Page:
Amy Williams Telephone, 2021 Orpheus Chamber Orchestra
Felipe Lara Metafagote, 2015 Heller and Lewandowski
Arnold Schoenberg Kammersymphonie op 9, 1906 Orpheus Chamber Orchestra
Orpheus Chamber Orchestra
Elizabeth Mann, flute
Gilles Cheng, oboe
Roni Gal-Ed, oboe
Nuno Antunes, clarinet
Michael Lowenstern, clarinet
Yasmina Spiegelberg, clarinet
Gina Cuffari, bassoon
Adrian Morejon, bassoon
Eric Reed, horn
Stewart Rose, horn
Todd Phillips, violin
Eric Wyrick, violin
Ramon Carrero-Martínez, viola
Eric Bartlett, cello
Gregg August, bass
Joseph Gramley, percussion
John Ostrowski, percussion
Charles Overton, harp
Mika Sasaki, piano
Lino Gomez, alto saxophone
Heller and Lewandowski
Rebekah Heller, bassoon
Maciej Lewandowski, electronics
Concert duration: approximately one hour and ten minutes
The children’s game of telephone requires careful listening. The process of passing a simple phrase around a circle of individuals creates inevitable (and fascinating) transformations. Most often the listener tries to duplicate what they heard precisely, but sometimes there is an intentional (devious or hilarious) change. We played the game of telephone during the first Grossman Ensemble rehearsal in Chicago in September 2021. The Ensemble’s unique format, with time given to elaborate on ideas through collaboration and conversation, was essential to the concept of the piece—and to its playful energy. There is certainly some subtext about the omnipresence of telephones in our lives. We switch quickly between text threads and sometimes mistakenly respond to the wrong person. We delete (superficial, informational, irrelevant) threads and we save other (complex, emotional, memorable) ones. We seek comfort, distraction, and connection from telephones. It is relentless, but also full of possibilities, as we find new ways to communicate and keep conversations going.
Felipe Lara Metafagote (2015)
Fagote, in Portuguese, means bassoon; the title, Metafagote, suggests both an attempt to compose music that is self-referential to the idiomatic, physical, timbral idiosyncrasies of the bassoon, while attempting to explode, deconstruct, and ultimately go beyond the expressive faculties of the instrument. The work’s basic recognizable elements (percussive ricochets, multiphonics, drones, glissandi) are subjected to a self-similar structure. As I interpret each corner of this canvas, which is comprised of extremely specific sets of proportions and durations, each bassoon element gains a life of its own and unfolds the musical journey of the work. With the help of amplification and spatialization, the listener is placed inside an imaginary, compound, and orchestral ‘metabassoon’. The soloist leaves a sonic trace, which is picked up, transformed, and projected through loudspeakers.
Arnold Schoenberg Kammersinfonie (1906)
In this opening concert of TIME:SPANS 2022 we look back more than one hundred years to Arnold Schoenberg’s Kammersinfonie (Chamber Symphony Op. 9 for 15 Solo Instruments) from 1906.
The ‘solo’ instruments are taken from the orchestral groups as of 1906—woodwinds, brass, and strings. The term ‘chamber’ symphony hints as much to the attitude of how to perform the piece as to the space in which it should be played, i.e., a smaller concert hall. The Orpheus Chamber Orchestra further emphasizes these chamber music aspects by performing without a conductor.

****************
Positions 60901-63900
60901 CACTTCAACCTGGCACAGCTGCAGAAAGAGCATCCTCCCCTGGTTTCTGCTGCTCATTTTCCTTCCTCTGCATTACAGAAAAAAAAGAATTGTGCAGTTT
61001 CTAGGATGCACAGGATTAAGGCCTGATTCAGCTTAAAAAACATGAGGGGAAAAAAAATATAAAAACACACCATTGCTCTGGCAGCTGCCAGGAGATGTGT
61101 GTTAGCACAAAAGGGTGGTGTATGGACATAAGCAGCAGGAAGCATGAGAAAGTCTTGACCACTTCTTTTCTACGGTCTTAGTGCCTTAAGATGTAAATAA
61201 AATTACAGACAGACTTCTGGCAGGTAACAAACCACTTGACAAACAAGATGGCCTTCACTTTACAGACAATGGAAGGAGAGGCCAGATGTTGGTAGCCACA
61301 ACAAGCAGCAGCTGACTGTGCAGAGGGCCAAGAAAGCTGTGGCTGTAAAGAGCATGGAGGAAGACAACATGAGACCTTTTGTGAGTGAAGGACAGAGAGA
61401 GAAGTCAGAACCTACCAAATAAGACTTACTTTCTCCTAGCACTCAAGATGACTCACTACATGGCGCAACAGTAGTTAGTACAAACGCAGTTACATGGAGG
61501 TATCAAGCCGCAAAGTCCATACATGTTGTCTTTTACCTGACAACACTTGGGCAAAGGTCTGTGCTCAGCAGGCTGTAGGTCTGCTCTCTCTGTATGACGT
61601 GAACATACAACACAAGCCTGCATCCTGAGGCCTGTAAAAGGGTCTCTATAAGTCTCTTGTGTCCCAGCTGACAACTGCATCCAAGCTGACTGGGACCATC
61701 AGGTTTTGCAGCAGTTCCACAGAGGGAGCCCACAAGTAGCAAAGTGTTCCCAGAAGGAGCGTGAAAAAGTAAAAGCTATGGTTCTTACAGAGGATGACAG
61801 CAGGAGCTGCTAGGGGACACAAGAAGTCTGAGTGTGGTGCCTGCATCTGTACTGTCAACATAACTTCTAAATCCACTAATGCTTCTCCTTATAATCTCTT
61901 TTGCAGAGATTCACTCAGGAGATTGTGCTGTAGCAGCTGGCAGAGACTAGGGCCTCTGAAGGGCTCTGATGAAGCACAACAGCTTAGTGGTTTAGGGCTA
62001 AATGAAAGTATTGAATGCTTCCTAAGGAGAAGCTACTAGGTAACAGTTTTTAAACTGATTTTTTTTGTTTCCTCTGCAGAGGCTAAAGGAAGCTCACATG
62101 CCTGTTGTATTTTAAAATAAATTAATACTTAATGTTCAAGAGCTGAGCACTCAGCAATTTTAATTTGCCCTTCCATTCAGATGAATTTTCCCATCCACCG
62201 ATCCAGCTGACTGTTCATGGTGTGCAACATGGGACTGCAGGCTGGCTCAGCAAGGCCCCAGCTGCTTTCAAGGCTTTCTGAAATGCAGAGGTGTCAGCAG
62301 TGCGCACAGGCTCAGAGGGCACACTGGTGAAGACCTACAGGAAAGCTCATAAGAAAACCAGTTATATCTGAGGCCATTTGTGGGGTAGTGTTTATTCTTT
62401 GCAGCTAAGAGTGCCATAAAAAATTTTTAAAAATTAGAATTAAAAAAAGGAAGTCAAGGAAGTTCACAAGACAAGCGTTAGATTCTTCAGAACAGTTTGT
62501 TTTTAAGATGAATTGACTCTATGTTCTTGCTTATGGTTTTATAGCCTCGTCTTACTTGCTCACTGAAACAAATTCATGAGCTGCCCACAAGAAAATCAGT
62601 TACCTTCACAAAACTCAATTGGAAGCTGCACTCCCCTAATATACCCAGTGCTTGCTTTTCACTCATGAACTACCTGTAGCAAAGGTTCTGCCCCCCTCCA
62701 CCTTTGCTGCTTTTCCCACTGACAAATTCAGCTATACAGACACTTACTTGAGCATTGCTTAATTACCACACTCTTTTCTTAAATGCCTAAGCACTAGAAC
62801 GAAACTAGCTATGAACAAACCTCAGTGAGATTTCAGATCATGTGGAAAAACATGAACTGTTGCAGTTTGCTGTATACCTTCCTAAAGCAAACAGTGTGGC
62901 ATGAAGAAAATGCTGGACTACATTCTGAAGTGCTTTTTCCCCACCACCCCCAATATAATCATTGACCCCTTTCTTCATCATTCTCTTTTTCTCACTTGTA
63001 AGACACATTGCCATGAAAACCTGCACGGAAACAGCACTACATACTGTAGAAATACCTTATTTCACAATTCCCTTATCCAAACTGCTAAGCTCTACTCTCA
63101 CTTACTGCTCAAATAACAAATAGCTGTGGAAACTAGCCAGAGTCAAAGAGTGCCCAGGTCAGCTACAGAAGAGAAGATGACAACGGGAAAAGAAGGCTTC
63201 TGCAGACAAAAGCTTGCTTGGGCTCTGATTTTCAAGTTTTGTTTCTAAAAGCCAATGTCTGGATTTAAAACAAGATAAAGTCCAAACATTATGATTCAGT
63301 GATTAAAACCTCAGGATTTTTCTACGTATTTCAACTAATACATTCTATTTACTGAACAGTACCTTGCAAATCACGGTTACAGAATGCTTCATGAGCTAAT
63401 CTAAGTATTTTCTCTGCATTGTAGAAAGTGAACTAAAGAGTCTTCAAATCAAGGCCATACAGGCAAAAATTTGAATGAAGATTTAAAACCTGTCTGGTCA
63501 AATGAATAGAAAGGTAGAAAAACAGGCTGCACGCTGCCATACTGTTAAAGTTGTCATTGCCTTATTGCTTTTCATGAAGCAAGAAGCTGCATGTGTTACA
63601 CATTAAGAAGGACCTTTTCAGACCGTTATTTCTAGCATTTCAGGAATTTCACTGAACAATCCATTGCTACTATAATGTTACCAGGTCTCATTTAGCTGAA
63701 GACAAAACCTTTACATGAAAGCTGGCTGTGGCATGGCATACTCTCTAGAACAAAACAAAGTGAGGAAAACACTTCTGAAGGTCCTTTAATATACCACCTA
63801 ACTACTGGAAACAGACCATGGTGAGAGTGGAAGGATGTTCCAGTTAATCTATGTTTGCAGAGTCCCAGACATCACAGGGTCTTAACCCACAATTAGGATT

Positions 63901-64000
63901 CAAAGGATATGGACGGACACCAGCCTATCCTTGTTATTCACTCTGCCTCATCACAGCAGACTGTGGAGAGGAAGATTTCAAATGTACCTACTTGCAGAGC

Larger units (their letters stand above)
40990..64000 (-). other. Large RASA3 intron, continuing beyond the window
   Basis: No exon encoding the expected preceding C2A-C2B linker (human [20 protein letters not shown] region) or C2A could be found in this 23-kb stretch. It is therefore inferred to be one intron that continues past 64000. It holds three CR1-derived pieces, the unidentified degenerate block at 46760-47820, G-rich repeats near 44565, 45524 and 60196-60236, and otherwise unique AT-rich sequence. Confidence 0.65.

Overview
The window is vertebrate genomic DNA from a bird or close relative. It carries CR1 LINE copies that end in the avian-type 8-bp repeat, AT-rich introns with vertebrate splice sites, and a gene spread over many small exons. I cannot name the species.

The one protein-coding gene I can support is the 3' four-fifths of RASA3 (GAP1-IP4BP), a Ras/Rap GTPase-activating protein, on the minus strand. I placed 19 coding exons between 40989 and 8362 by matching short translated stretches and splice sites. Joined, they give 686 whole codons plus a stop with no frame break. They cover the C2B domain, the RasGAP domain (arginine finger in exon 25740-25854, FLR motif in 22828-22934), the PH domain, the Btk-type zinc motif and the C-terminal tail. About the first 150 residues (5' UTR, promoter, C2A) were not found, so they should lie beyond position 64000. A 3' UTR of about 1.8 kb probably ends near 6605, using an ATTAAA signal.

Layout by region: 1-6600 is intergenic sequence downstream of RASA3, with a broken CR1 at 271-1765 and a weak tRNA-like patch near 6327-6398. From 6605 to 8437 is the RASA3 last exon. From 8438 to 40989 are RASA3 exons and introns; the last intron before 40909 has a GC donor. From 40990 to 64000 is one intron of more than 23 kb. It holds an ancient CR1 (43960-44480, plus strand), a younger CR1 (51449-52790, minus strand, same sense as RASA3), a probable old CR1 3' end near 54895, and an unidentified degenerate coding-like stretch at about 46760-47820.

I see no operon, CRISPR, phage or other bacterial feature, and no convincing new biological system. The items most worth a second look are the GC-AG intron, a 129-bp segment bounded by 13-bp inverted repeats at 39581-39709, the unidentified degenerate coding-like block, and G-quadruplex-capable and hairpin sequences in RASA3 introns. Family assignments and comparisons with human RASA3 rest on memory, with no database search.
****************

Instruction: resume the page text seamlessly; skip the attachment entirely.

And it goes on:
Schoenberg emigrated to the United States in 1933, where he died in 1951. He composed Op. 9 to be performed within the context of the orchestral culture of the era, possibly as part of concert programs in large halls, but he found the work to be imperfectly suited for those circumstances. This prompted him to make a larger arrangement, Op. 9b, and thus to step back from his initial radical idea of the solo instrumentation of the earlier version.
It was only after Schoenberg’s death that professional contemporary music ensembles emerged whose basic instrumentation was grounded in the idea of single woodwinds, single brass instruments, piano, percussion, and string quintet. Among such European and American ensembles, to name a few with their founding dates, are London Sinfonietta, 1968; Ensemble Modern (Frankfurt), 1980; Klangforum Wien, 1985; Ensemble Musikfabrik, (now Cologne), 1990; Alarm Will Sound (New York), 2001; Talea Ensemble (New York), 2008; and Ensemble Signal (New York), 2008.
The concept of such ensembles is usually flexible, in that a central group of about sixteen solo musicians/instruments can either be reduced to one player for a solo piece, or expanded, often adding other instruments such as acoustic and electric guitar and bass, harp, accordion, and electronics. As an example, Ensemble Signal describes itself as “able to appear in flexible configurations of one to thirty-plus players.”
I programmed Arnold Schoenberg’s Kammersinfonie in this opening concert to point out the massive influence this work has had, not only as a milestone in music history but also as an organizational idea for a specific type of ‘sinfonietta’ ensemble. In turn the instrumental palette that has become more widely available through such groups has inspired many twentieth- and twenty-first century works ‘for solo instruments’ and is still active in many modifications as an engine for more to come.